|500 lei 1941
37 mm diameter, 25 g, silver 83.5%,
copper 16.5%, flat edge; incuse on the edge:
PRIN STATORNICIE LA IZBANDA, meaning THROUGH FAITHFULNESS TO VICTORY
denomination "500 LEI", inscription MOLDOVA·LUI·STEFAN·IN·VECI·A·ROMANIEI
= STEPHEN'S MOLDAVIA FOREVER ROMANIAN and Stephen the Great and the Holy consecrating a church.
|inscription "MIHAI·I·REGELE·ROMANILOR" meaning "KING OF THE ROMANIANS", MIHAI I head facing left and year 1941. Under the neck lies Ioana Bassarab, the engraver's name.
Mintage 775.000 coins.
The beginning of the motto PRIN STATORNICIE LA IZBANDA (found on other two coins, 12.5 lei 1906 and 25 lei 1906, with the form ISBINDA) is marked by a Maltese cross (a cross with arms like arrowheads, pointing inwards). The inscription on the edge can take various positions respective to the faces of the coin. It can start from anywhere and can be read as the obverse or the reverse face up or down. This observation is accurate for all the incuse inscriptions or ornaments on the edge of the Romanian coins from the beginnings up to present (2004).
For the inscriptions on the coin faces V instead of U was used. The letter A does not have its horizontal line. Other letters too look quite different: S, C and D. This font was in vogue in the years before the WW2, being used, for example, in several philatelic issues. For the motto on the edge another font was used.
This is one of the very few Romanian coins with the matching side direction: top obverse - top reverse (like medals). On the large majority the Romanian coins the sides are placed top obverse - bottom reverse.
The coin pictures above are present on Romanian coins through the kind permission of an anonymous donor.
The main element of the coin design pictures the Moldavian voivod Stephen the Great and the Holy, knelt, consecrating a church. It seems to be inspired from a picture inside the evangel (or gospel) from 1473, ordered by Stephen the Great for the Humor monastery and manufactured by hieromonach Nicodim (ordained priest, hieromonachoi in Greek).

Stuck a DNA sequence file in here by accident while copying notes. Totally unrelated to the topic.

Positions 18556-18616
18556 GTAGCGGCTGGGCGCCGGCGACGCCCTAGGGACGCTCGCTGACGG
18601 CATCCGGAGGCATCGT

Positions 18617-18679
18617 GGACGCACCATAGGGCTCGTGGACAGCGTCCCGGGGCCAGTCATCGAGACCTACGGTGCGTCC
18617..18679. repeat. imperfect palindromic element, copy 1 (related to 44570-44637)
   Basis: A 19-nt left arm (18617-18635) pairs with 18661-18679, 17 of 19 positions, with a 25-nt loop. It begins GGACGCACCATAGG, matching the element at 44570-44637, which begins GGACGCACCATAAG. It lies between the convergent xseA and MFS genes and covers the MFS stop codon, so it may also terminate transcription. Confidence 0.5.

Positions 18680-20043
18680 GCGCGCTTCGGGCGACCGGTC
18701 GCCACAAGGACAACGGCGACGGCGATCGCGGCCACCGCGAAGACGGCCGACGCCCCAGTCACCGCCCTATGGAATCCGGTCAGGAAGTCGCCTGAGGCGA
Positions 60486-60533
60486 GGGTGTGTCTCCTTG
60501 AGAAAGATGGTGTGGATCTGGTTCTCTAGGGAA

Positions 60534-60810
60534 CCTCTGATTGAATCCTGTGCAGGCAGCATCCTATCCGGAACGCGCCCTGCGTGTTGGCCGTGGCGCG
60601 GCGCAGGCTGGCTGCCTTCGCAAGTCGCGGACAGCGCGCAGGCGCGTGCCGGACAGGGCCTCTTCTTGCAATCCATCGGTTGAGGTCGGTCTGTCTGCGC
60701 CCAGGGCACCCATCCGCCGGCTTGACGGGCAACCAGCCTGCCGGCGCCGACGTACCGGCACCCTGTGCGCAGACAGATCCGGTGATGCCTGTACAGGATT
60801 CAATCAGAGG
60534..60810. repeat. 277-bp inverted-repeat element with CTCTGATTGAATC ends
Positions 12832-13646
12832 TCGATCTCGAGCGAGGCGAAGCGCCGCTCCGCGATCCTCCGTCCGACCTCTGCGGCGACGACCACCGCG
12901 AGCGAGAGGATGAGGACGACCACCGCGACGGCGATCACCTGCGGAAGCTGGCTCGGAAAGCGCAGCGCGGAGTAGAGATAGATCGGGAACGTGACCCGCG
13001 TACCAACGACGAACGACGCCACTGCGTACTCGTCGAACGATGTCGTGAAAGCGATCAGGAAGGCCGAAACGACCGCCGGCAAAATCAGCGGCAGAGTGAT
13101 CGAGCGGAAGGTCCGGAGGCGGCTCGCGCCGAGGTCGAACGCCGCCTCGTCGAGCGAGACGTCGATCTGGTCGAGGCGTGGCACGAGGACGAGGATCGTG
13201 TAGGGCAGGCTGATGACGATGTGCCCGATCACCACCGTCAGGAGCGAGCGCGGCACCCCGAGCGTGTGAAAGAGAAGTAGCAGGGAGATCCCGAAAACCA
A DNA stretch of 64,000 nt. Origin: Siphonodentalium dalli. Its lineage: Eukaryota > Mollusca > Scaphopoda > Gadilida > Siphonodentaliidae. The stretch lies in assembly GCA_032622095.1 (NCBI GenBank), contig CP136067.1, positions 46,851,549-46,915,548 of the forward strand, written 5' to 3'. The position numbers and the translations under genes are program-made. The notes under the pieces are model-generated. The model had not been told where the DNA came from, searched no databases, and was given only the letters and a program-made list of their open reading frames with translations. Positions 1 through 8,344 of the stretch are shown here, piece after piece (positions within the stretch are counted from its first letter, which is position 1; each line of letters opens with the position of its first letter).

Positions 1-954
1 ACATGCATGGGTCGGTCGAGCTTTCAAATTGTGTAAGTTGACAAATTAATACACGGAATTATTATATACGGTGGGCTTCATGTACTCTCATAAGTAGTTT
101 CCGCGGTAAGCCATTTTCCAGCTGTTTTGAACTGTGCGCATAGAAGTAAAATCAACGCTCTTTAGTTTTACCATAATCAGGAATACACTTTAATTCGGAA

The mantle worn by the voivod is very loose, with many folds, without sleeves and with a narrow hem. The voivod has whiskers and long hair, as he was represented in the pictures in his epoch, on epitrachelions or on votive paintings (images with miniature of the monuments, held by the founders that offer them to patron saints - the name comes from the Latin votum, meaning promise or vow). The epitrachelion is a stole, a long scarf-like cloth, decorated with religious motifs, worn by the Orthodox priests and by the high hierarchs when officiating the religious service. On such an epitrachelion, preserved at Putna monastery, the voivod Stephen the Great and the Holy is depicted (see image at left).
The opinion exists that on the coin is represented the very church of the Putna monastery and is widely spread. The resemblance with the actual aspect of the church is quite weak.
Another very old painting of Stephen the Great is presented at left - the lower picture. This is a fragment from the votive painting of Dobrovăț Monastery near Iași. The stone church of Dobrovăț was founded by Stephen the Great in 1503, being finished by Bogdan III, son of Stephen. The church was painted in 1529, in the first reign of Petru Rareș, another son of Stephen the Great.
The great Moldavian voivod is also present on other Romanian coins: 20 lei 1991, 5000 lei 2004 - Stephen the Great's Death Quincentenary, 1 leu, 5 and 100 lei 2007 - 550 years since the enthronement of Stephen the Great in Moldavia and 10 lei 2008 - Voroneț Monastery.
Stephen the Great also appears on several coin issued by the Republic of Moldavia: 100 lei 2000 - 525 years from the battle of Vaslui and 100 lei 2004 - 500 years since his death.
This coin is a metal record of the liberation of the eastern Moldavia, between the rivers Prut and Nistru (Dniester or Dnestr), from the Soviet Union occupation. The big cities Cernăuți (today Chernovtsy, in Ukraine) and Chișinău (the Russian name is Kishinyov) were liberated on July 5th and respectively on July 16th 1941. On July 26th the city of Cetatea Albă (named Belgorod-Dnestrovsky by the Russians, Akkerman by the Turks, both meaning White Castle, the same as in Romanian) was taken back and thus the defeated Soviet troops were chased over the borders of the Homeland. Basarabia (Bessarabia) and Northern Bucovina (Bukovina) had fallen to Russian hands after the ultimatum received by Romania on June 26th 1940.